Since the days of apartheid, when blacks were required to live in distant townships like this, Susan Hanong, a 67-year-old maid, has commuted to the wealthy northern suburbs of Johannesburg, one of the spectral figures trudging through darkened streets on long trips to wash white people’s clothes and mind their children.
But at dawn recently, after walking through Soweto to the sounds of roosters crowing and her sandals slapping against her feet, Mrs. Hanong beheld a vision of urbanity: a stylish, new high-tech bus station.
As the doors of a gaily colored bus closed behind her, she claimed a front-row seat reserved for the elderly and settled in for a smooth, tranquil ride, so different from her usual experience on careering, jam-packed minibus taxis.
“These people on taxis, they shout at us,” she said. “They say, ‘Granny, just move!’ They talk funny to the people. On the bus, no one can shout at you, you see.”
South Africa has erased apartheid from its statute books, but the racist schemes of white minority rule remain engraved on the landscape in an extreme form of residential segregation.
Millions of blacks still live in townships far from centers of commerce and employment.
Those with jobs, like Mrs. Hanong, must endure commutes that devour their time and meager incomes, while legions of jobless people are isolated from opportunity.
The new Bus Rapid Transit systems planned for South Africa’s major cities in recent years have promised to ease those hardships by providing fast, affordable, dignified travel on bus lanes cleared of other vehicles.
Prodded by a national commitment to improve public transportation for soccer’s 2010 World Cup, Johannesburg is carrying out the nation’s most ambitious program.
The city predic ted that buses would be rolling from Soweto, where a quarter of the city’s four million residents live, to Sandton, the region’s commercial and financial hub, by June.
But its bus project is falling short of that goal and has also become a reminder of just how challenging it is for South Africa to transcend its scarred history.
Beyond the usual logistical delays and a recession-related slowdown in financing, the project has confronted resistance from both suburbanites in what were once exclusively white enclaves and from some in the black-owned minibus taxi industry that sprang up during apartheid.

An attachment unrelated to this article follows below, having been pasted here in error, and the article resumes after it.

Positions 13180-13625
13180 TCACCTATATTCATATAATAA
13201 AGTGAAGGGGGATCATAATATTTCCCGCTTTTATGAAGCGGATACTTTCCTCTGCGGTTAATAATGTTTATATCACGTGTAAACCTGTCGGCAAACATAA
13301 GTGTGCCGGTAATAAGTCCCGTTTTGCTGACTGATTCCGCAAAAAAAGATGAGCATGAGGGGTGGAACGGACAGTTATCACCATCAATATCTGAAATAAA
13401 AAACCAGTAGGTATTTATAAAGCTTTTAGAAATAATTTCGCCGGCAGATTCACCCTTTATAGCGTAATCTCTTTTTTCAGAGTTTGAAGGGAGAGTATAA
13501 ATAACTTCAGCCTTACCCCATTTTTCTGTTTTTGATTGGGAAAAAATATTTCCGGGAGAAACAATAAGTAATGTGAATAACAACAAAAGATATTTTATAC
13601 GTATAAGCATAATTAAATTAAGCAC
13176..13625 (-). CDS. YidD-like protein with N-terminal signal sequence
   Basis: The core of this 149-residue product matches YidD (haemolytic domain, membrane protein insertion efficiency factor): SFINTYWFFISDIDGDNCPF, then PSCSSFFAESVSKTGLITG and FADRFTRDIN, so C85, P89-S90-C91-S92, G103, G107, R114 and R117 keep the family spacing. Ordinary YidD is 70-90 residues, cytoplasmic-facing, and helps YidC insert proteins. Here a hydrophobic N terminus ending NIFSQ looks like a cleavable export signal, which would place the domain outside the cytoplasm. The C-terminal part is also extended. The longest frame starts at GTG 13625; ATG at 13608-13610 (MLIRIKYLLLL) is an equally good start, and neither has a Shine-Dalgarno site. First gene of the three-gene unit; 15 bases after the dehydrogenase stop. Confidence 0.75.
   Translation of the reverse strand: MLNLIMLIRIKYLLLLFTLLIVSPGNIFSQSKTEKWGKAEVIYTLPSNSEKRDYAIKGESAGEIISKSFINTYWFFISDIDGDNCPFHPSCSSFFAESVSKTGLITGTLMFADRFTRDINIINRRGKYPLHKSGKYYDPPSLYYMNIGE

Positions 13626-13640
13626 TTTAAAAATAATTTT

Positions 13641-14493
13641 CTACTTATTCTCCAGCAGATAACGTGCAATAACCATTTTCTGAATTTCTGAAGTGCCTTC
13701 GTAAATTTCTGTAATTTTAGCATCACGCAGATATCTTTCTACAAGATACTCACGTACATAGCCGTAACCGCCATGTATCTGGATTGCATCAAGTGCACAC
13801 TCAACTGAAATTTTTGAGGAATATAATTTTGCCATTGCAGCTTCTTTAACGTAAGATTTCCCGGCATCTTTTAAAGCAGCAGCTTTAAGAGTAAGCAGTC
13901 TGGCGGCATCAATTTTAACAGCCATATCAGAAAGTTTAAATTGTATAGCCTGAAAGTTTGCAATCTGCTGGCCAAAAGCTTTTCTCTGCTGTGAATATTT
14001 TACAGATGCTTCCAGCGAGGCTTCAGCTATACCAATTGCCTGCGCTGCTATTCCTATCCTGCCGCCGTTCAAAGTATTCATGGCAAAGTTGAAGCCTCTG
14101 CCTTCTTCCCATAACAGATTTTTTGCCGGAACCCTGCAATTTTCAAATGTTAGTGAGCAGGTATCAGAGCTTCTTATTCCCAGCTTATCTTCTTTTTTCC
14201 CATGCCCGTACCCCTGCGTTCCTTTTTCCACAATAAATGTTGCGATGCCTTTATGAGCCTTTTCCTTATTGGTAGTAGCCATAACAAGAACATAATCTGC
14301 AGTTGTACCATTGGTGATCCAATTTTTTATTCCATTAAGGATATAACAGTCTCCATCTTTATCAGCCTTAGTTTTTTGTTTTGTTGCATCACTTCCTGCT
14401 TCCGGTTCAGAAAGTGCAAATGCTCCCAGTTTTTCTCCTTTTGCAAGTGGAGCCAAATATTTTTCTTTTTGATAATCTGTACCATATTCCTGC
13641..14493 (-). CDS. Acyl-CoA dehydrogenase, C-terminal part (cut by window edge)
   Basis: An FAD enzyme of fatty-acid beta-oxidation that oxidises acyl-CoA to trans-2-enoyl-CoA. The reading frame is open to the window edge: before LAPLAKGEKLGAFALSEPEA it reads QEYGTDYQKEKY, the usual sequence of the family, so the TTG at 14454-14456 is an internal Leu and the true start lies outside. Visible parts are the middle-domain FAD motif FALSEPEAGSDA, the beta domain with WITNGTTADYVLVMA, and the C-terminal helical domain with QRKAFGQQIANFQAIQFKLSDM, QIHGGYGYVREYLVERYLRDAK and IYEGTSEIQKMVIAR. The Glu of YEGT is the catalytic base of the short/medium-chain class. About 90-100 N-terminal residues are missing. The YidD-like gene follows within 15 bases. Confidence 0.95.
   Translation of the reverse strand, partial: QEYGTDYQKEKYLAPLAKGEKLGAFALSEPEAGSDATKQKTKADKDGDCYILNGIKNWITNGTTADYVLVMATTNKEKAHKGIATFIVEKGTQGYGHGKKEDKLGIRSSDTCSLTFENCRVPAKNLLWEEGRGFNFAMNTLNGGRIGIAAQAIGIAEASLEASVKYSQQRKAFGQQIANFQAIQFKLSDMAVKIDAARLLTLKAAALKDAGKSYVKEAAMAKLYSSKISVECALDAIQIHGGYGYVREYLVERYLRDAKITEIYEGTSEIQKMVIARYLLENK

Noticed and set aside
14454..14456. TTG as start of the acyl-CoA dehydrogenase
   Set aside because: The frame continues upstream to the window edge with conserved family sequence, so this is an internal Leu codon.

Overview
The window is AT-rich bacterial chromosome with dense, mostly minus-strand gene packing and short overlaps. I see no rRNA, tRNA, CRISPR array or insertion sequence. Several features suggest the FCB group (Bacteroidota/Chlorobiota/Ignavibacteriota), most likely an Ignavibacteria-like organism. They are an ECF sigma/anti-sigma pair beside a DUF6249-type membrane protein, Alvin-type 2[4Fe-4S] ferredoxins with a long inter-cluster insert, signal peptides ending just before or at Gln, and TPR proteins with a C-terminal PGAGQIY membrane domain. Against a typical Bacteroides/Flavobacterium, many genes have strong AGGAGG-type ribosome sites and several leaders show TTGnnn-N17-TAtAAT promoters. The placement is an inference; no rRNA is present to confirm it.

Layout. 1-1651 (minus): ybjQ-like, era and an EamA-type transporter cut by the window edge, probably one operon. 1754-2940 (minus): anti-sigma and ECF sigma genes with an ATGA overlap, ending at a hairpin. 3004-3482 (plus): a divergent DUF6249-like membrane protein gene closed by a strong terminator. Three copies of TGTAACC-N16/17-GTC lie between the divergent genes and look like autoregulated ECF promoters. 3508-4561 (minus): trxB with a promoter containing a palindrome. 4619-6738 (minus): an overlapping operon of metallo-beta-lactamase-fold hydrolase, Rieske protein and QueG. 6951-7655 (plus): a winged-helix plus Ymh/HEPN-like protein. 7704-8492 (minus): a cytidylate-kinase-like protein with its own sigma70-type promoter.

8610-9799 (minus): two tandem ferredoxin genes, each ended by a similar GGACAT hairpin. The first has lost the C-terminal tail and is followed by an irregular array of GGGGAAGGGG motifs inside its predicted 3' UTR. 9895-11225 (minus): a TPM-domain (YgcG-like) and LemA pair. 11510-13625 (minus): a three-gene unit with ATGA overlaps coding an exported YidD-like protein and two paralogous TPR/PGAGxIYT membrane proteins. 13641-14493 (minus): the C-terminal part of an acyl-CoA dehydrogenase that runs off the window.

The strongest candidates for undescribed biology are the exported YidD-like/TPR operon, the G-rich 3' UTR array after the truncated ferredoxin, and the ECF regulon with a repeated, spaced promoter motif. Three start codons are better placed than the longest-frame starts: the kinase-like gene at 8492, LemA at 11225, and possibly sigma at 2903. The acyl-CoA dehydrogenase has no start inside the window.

Rehana Moosajee, the City Council member who leads Johannesburg’s Transportation Department, ruefully acknowledged that the buses would not reach Sandton before the current city administration’s term expired next year, and she offered no certain prediction about when they would make it there.
The city’s first challenge was to win over the formidable minibus taxi industry, which moves 14 million people daily in a nation of 49 million, far more than the bus and rail systems combined.
It is perhaps the country’s greatest success story of black entrepreneurship, though with a history of ruthless violence.
Experts estimate that hundreds, if not thousands, of people have died in “taxi wars” to control routes.
After the bus line began running five months ago, along a 16-mile route from Soweto to the central business district, a bus was fired on and a passenger and a policewoman on it were hit.
Gunmen shot at the home of Mrs. Moosajee, hitting her security guard in the neck.
And Vananda Khumalo, a taxi industry official and advocate for a deal with the city, was killed.
There have been no arrests, Mrs. Moosajee said.
The city has also faced steely opposition from suburbanites that some officials describe as a classic case of not-in-my-backyard resistance.
At a packed meeting in November 2008, residents from the strand of stately, still mostly white communities along the heavily traveled Oxford Road shouted down city officials who were trying to describe proposed bus routes, including one that would use two of Oxford Road’s four lanes for buses.
Source: www.nytimes.co.za, 20100222
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